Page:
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November 9, 2001

Change window for medical, dental plans closes Dec. 7

by Debra Gibson
As your Palm Pilot no doubt has informed you, it's time for faculty, P&S and supervisory Merit employees to review their medical and dental insurance options for next year. The 2002 enrollment period, which began Nov. 5, ends at 5 p.m. Friday, Dec. 7.

All changes become effective Feb. 1, 2002. At that time, the catastrophic plan will be discontinued, due to low enrollment. Individuals currently enrolled in that plan will be moved to the Indemnity plan unless they choose to enroll in another plan during the open change period (see other options below).

Rising costs also are affecting prescription drug coverage. Beginning Feb. 1, a three-tier co-payment plan will be implemented, applicable to all three medical plans. They are:
  • Generic drugs, co-payment remains $7 per 30-day supply.
  • Preferred brand name drugs, co-payment remains $15 per 30-day supply.
  • Non-preferred brand name drugs, co-payment of $30 per 30-day supply.
If you have been prescribed a medication to control specific, ongoing conditions, you still will be able to purchase a 90-day supply for two co-pays ($14/$30/$60).

To determine at what level a prescription will be covered, go to one of these Web sites: Three medical, two dental plans
Faculty, P&S and supervisory Merit employees have three medical plans from which to choose:
  • Indemnity. Known as Wellmark's "Classic Blue" plan, those covered can choose any licensed physician, hospital or other medical facility. This is the least cost-effective plan for the university.
  • Preferred Provider Organization (PPO). This managed care plan, also administered by Wellmark Blue Cross/Blue Shield, offers both in- and out-of-network coverage. If subscribers choose a BCBS preferred provider, the plan pays higher benefits.
  • Health Maintenance Organization (HMO). Offering managed care through Health Alliance, this plan requires subscribers to obtain health care from a primary care physician or to get a referral to another approved physician within the network. Most services are paid entirely by the plan.
Now is a good time to review dental insurance coverage as well. The ISU Plan offers basic and comprehensive programs; those enrolling in the comprehensive plan must remain in that plan for at least three years.

So what are the best plans for you? The following scenarios may help you decide. (Note: Scenarios based on providers participating in all mentioned medical plan options.)

  1. You're not convinced your stomach problems have been properly diagnosed, and you make an appointment at the Mayo Clinic.
    Here's your part of the office visit bill:
    1. Indemnity: $300 deductible (unless it's already been met) plus 20 percent of what the provider considers a maximum allowable fee.
    2. PPO: $10 copay (Mayo Clinic is a preferred provider).
    3. HMO: 100 percent, although an appeals process is available for those who wish to seek out-of-network treatment.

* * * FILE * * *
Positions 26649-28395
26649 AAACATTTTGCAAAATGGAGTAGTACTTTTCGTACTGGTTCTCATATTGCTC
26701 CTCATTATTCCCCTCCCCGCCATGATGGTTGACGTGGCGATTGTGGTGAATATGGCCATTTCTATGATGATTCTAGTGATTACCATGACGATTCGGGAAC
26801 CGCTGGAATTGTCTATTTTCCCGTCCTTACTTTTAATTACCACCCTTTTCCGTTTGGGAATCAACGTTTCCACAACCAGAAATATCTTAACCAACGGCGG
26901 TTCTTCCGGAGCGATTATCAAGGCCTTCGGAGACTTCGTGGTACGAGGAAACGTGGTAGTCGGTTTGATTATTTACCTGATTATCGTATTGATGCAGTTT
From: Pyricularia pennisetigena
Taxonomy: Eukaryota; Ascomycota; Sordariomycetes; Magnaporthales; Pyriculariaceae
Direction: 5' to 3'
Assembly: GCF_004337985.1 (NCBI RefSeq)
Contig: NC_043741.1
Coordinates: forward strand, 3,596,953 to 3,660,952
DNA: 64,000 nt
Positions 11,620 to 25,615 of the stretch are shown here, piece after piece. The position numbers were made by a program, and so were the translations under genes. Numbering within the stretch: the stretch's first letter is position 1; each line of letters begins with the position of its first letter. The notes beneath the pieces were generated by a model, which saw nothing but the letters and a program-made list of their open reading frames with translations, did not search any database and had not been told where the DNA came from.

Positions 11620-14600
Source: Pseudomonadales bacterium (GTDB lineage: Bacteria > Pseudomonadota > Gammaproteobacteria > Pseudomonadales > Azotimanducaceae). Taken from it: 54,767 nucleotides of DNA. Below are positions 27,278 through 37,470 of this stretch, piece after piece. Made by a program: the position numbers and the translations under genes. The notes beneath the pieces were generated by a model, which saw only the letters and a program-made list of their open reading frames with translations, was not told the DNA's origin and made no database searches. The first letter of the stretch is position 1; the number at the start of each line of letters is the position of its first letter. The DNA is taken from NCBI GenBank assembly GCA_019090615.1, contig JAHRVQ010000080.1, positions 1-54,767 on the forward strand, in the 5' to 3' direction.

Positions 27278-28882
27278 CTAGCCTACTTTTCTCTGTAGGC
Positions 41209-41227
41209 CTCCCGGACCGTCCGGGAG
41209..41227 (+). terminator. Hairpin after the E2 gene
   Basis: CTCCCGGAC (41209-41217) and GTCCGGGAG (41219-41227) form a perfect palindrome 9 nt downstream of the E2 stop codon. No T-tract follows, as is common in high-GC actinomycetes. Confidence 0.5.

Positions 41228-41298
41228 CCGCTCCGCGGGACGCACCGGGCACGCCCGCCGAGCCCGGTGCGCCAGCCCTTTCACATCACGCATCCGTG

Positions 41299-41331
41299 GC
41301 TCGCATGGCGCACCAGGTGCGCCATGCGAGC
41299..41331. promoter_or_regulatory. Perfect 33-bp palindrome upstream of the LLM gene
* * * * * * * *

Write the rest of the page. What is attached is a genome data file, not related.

2. The family's summer vacation fund now has been re-labeled your daughter's orthodontia account. Can dental insurance help?
    1. Basic plan: Nope. (But services can be paid with pre-tax flex spending dollars.)
    2. Comprehensive plan: Will reimburse orthodontist up to 50 percent of services, up to $1,500 (the lifetime maximum for your daughter), after a $50 deductible.

  3. That lingering high school football injury required reconstructive surgery on your left knee. Now your surgeon says physical therapy is a must.
    Here's your part of the PT bill:
    1. Indemnity: 20 percent (after deductible).
    2. PPO: In-network: 10 percent; out-of-network: 20 percent (after deductible).
    3. HMO: 0 percent; limited to 20 visits per year with a network therapist and a referral from your primary care physician.

  4. Your physician has recommended you undergo costly infertility treatments. Here's your part of the bill:
    1. Indemnity: After $300 deductible has been met, 20 percent of costs, with an annual out-of-pocket maximum of $1,500. Insurance benefits end after a $15,000 lifetime maximum.
    2. PPO: In-network: 10 percent up to $1,500 annual out-of-pocket maximum; out-of-network: after $300 deductible has been met, 20 percent up to $1,500 annual out-of-pocket maximum; lifetime benefits maximum of $15,000 for both options.
    3. HMO: 0 percent, pre-authorization required and services must be directed by your primary care physician; lifetime benefits maximum of $15,000.

  5. Your spouse has been diagnosed with depression, and outpatient therapy is recommended.
    Here's your part of the bill:
    1. Indemnity: 20 percent (after deductible); pre-treatment review required.
    2. PPO: In-network: $10 co-pay per visit plus 10 percent; out-of-network: 20 percent after $300 deductible is met; pre-treatment review required.
    3. HMO: 0 percent; limited to 20 visits per year; pre-treatment review required.

The next step
If you want to retain your current benefits plan, do nothing. To make changes, either enroll online through Access Plus or by contacting the benefits office, 1031 Wallace Road Office Building, 515-294-7680,

Rates: 2002 vs. 2001
Medical and dental costs continue to increase for faculty, P&S and supervisory Merit coverage. Medical price tags have grown by 6 to 14 percent, and dental costs have risen 4 percent for the coming year. To help combat these higher costs, ISU will increase its contribution to medical benefit credits by 9.5 percent.

So what will all this cost you come February? A PDF file comparing 2002 medical rates to 2001 is available online at:

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